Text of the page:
Results from my H20 Drop study

Discussion in 'Macro Photography' started by Johnboy2978, Feb 27, 2010.

  1. Johnboy2978

    Johnboy2978 No longer a newbie, moving up!

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    I've been playing with this for a few days now. I'm still not quite where I want to be with these, but I have gotten some results that I feel good about. I am far from getting the razor focus that I would like. C/C appreciated:


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  2. Caffler

    Caffler TPF Noob!

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    I've been trying this as well recently and these are far better than what I have so far.
    Nice work.
    How are you lighting these?
     
  3. Johnboy2978

    Johnboy2978 No longer a newbie, moving up!

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    a single alien bee 800 strobe. camera info is 1/180 and aperture is between f/8 and f/22 ISO 100. Lens is a Sigma 70mm macro.
     
  4. Derrel

    Derrel Mr. Rain Cloud

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    I think the focus on these is actually pretty good, but it looks like there's a very slight bit of blurring going on, possibly from the flash duration not being quite fast enough. I know the Alien Bee monolights have their shortest flash duration at full power, so if the power has been dialed down a bit, that will lengthen the flash duration.
     
  5. Johnboy2978

    Johnboy2978 No longer a newbie, moving up!

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    Actually Derrel, I had this set on the lowest power output setting possible. Maybe it was a little camera shake from the mirror?
     
  6. Derrel

    Derrel Mr. Rain Cloud

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    Well, if you had an Alien Bee 800 set to its lowest 1/32 power level the flash duration is between 1/1650 and 1/550 second, which is pretty slow for water droplet action. AlienBees Specs Chart

    My feeling is that at a really high sync speed like 1/180 second, you might be getting only the less-bright and longer "tail" end of the flash burst. ALthough it might seem like it's plenty fast, on water drop shots like this done with speedlight flashes at very close range, one can often see micro-droplets that form what many call the "crown", around the impact crater.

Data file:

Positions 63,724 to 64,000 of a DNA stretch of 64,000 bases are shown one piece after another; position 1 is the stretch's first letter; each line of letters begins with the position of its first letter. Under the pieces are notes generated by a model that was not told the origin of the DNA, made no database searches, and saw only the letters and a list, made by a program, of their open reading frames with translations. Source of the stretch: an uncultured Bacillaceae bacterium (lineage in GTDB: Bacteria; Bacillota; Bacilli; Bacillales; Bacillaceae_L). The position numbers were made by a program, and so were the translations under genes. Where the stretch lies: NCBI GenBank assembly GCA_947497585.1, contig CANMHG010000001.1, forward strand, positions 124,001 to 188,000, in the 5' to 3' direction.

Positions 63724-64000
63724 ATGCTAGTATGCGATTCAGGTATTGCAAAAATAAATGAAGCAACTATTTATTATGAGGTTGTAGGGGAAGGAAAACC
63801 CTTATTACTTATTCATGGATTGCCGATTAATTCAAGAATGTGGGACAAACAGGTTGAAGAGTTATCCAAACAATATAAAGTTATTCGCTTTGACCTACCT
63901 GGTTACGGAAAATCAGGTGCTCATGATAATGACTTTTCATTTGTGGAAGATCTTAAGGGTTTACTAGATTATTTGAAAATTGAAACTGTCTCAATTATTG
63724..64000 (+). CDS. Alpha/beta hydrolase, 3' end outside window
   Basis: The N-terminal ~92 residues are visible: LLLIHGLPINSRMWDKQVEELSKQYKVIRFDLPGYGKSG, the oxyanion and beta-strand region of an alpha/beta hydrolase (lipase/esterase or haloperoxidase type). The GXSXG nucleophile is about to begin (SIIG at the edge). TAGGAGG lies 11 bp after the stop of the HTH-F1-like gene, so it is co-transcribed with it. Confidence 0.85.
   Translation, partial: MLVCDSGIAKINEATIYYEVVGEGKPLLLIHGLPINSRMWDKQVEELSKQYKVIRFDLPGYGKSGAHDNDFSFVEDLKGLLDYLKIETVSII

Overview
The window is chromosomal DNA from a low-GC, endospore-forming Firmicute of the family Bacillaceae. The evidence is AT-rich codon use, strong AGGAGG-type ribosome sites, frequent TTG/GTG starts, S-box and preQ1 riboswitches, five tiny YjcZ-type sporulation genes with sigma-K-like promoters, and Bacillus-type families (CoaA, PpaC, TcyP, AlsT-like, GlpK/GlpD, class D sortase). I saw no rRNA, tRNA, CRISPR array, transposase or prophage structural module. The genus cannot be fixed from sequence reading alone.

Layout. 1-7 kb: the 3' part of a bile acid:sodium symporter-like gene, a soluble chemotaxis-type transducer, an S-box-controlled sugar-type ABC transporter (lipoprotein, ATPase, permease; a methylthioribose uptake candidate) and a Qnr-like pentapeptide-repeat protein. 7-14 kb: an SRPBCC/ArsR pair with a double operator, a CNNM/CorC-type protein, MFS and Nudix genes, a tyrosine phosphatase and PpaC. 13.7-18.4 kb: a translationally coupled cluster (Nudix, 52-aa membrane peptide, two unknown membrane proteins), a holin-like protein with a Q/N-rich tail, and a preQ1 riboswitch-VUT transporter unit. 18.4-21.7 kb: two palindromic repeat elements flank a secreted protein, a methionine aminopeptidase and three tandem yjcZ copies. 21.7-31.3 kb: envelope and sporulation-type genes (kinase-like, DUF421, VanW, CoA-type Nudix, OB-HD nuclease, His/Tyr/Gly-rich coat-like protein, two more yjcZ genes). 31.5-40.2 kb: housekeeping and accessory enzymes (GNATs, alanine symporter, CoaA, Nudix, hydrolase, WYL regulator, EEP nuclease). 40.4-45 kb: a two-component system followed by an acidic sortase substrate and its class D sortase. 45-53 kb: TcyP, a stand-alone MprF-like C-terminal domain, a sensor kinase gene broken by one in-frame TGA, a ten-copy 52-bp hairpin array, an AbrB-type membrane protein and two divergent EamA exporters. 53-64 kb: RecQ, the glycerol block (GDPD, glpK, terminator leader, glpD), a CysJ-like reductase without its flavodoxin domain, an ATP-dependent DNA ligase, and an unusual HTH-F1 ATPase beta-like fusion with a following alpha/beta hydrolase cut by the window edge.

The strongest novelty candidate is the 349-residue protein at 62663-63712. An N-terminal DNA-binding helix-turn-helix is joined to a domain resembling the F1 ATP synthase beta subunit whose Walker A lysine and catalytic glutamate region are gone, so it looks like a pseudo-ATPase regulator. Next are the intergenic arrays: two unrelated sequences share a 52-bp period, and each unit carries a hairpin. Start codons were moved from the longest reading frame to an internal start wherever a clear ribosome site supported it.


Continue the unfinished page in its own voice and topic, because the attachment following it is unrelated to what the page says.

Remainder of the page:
Using a small speedlight flash set to a low power like 1/16 or even lower, the flash duration times can be as shot as 1/35,000 second, with 1/10,000 quite easily reachable. I am just looking at the smoothness of the water and the craters or ripples, and the way the drops are rendered. I think I see a bit of what looks like subject motion blur. I am assuming the ambient light exposure is at least 5 stops below the flash exposure; it should be, according to most people who shoot this kind of water droplet action. if the room lights are fairly bright, some of the blurring could be coming from the ambient light causing a very slightly blurred look, and then the flash freezing the rest of the moving water.
     
  7. Johnboy2978

    Johnboy2978 No longer a newbie, moving up!

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    Derrel, I went back to work, this time using my Sigma 500 DG Super speedlight in addition to my alien bee. I abandoned it earlier b/c it was requiring a pre-flash before actually firing which was useless due to being unable to time it. I used the AB basically to trigger the slave flash of the sigma which was the primary light for the background and it worked much better. I think you can tell from these images, but the hi-res versions are crystal clear. I came away with many still to process. These are basically SOOC with just a little crop and hue adjustment.

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  8. Derrel

    Derrel Mr. Rain Cloud

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    Wow, the second batch photos look super cool! I like the highlight the other flash unit is providing, since it gives a little tiny clue to the eye. My favorite are the first and second photos of the second batch.
     
  9. Johnboy2978

    Johnboy2978 No longer a newbie, moving up!

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    Thanks for taking the time to comment Derrel. If it weren't for your knowledge of flash duration, I wouldn't have gone back to doing a second take, but that really made a difference in the clarity and sharpness of focus.
     

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